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Document Max. Freq Min. Freq
Col. Robert White, Confederate Military History, a library of Confederate States Military History: Volume 2.2, West Virginia (ed. Clement Anselm Evans) 103 1 Browse Search
Edward Alfred Pollard, The lost cause; a new Southern history of the War of the Confederates ... Drawn from official sources and approved by the most distinguished Confederate leaders. 57 1 Browse Search
Horace Greeley, The American Conflict: A History of the Great Rebellion in the United States of America, 1860-65: its Causes, Incidents, and Results: Intended to exhibit especially its moral and political phases with the drift and progress of American opinion respecting human slavery from 1776 to the close of the War for the Union. Volume I. 48 2 Browse Search
Benson J. Lossing, Pictorial Field Book of the Civil War. Volume 1. 46 4 Browse Search
Rebellion Record: a Diary of American Events: Documents and Narratives, Volume 3. (ed. Frank Moore) 44 0 Browse Search
George Meade, The Life and Letters of George Gordon Meade, Major-General United States Army (ed. George Gordon Meade) 43 3 Browse Search
Robert Underwood Johnson, Clarence Clough Buell, Battles and Leaders of the Civil War: Volume 2. 42 2 Browse Search
Lydia Maria Child, Letters of Lydia Maria Child (ed. John Greenleaf Whittier, Wendell Phillips, Harriet Winslow Sewall) 41 1 Browse Search
Charles Congdon, Tribune Essays: Leading Articles Contributing to the New York Tribune from 1857 to 1863. (ed. Horace Greeley) 40 0 Browse Search
Fitzhugh Lee, General Lee 35 1 Browse Search
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Browsing named entities in Col. Robert White, Confederate Military History, a library of Confederate States Military History: Volume 2.2, West Virginia (ed. Clement Anselm Evans). You can also browse the collection for Henry A. Wise or search for Henry A. Wise in all documents.

Your search returned 52 results in 3 document sections:

ling, upon the mountains as a line of defense. Wise left Col. J. L. Davis at Richmond for the organization of Wise's legion from Virginia and North Carolina volunteers, and proceeded to Lewisburg andiven back and forced to recross the river. General Wise, whose report is followed in this account o energy of Rosecrans as a column leader. General Wise, though jubilant over his victory, realizedt was made in creditable order, and on the 27th Wise and his army passed through Gauley, destroying actically expelled from transmontane Virginia. Wise lay in the Greenbrier valley, and the remnant oest Virginia. Among the volunteers who joined Wise at this time were about 300 from Boone and Logaad been directed to move to Covington, Brigadier-General Wise toward the same point, and Col. Angus oved to Covington and thence to the vicinity of Wise's troops at White Sulphur Springs. General WiseGeneral Wise immediately objected to passing under the command of General Floyd, and an embarrassing situation f[11 more...]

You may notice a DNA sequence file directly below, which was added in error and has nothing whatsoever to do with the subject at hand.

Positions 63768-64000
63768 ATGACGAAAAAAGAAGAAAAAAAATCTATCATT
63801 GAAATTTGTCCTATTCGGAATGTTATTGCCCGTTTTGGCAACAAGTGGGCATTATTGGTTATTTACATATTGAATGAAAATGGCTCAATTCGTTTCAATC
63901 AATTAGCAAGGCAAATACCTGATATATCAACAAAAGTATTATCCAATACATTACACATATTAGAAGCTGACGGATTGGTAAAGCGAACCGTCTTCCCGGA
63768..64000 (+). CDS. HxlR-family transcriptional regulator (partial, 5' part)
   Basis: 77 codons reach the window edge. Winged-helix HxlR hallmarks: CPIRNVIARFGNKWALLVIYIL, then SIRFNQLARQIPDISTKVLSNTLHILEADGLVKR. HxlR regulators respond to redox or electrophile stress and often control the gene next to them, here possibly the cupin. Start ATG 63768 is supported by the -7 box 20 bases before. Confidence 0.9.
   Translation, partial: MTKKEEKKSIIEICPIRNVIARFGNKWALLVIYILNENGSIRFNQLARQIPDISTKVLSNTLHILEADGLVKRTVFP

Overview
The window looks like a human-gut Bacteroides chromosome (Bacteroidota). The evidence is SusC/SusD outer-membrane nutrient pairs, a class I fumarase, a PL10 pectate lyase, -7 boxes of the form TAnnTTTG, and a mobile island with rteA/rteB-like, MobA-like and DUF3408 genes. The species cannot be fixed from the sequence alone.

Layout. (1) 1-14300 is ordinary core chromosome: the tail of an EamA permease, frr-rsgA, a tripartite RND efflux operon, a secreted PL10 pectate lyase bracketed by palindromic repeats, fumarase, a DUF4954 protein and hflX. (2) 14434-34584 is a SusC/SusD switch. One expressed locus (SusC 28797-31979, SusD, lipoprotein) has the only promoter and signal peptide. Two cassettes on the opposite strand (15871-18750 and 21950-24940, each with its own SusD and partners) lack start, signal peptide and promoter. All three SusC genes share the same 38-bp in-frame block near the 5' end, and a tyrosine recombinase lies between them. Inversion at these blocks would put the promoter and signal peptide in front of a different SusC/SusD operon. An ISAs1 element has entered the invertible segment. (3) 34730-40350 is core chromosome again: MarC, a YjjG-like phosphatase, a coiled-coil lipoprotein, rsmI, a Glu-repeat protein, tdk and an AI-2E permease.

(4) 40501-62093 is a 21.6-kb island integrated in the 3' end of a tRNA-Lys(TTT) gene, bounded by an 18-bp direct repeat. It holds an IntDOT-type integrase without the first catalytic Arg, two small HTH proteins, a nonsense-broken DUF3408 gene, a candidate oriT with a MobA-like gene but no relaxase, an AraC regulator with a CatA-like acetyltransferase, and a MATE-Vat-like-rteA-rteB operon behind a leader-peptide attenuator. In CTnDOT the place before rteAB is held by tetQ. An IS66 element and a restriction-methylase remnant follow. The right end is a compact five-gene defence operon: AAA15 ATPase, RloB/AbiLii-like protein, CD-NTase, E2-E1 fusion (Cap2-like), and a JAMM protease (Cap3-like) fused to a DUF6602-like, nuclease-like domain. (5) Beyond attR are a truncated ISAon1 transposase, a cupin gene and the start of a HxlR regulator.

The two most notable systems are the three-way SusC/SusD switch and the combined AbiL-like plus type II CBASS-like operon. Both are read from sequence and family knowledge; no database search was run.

aintained constant communication with Floyd and Wise; To add to the difficulties of the situationd advanced to that place, peremptorily ordering Wise to follow on the 14th, to which Wise responded gust, Lieutenant-Colonel Croghan, in advance of Wise, had two skirmishes on the turnpike, one near Hntry ambuscade, with a loss of 8 or 10 wounded. Wise, previous to this, had marched to the Gauley rt Gauley. During this period, the troops under Wise and the militia south of the river kept up a c men to oppose the six regiments of Rosecrans. Wise returned Tompkins' regiment, but declined to seeparated from Floyd's command. In this letter, Wise estimated the Confederate forces at 1,200 infanerry decisive so far as the troops with him and Wise were concerned. He reported that he could have the Gauley river, and moved to a junction with Wise near Dogwood gap. Cox advanced on the 12th ahe rear, which appears to have been selected by Wise. Here the latter established Camp Defiance, an[19 more...]
ved the day at a critical moment; soon had the command of a colonel, became lieutenant-colonel of the Eighth cavalry regiment, and was recognized as one of the leaders in the military occupation of the Kanawha valley by the Virginia forces. After Wise and Floyd had retired to Greenbrier county he remained in the Guyandotte valley, fighting for his home and the Old Dominion. He was promoted brigadier-general August 5, 1862, and in the latter part of August and the first of September made a dariat Charleston, in the Kanawha valley, under commission from Governor Letcher, with the rank of lieutenant-colonel, for the organization of troops in the military department of Western Virginia. He gathered about 6,000 men for the commands of Generals Wise and Floyd, who subsequently operated in that region, and formed the Thirty-sixth regiment, Virginia infantry, of which he took command, with a commission as colonel. This regiment, made up of the best blood of the western Virginia counties,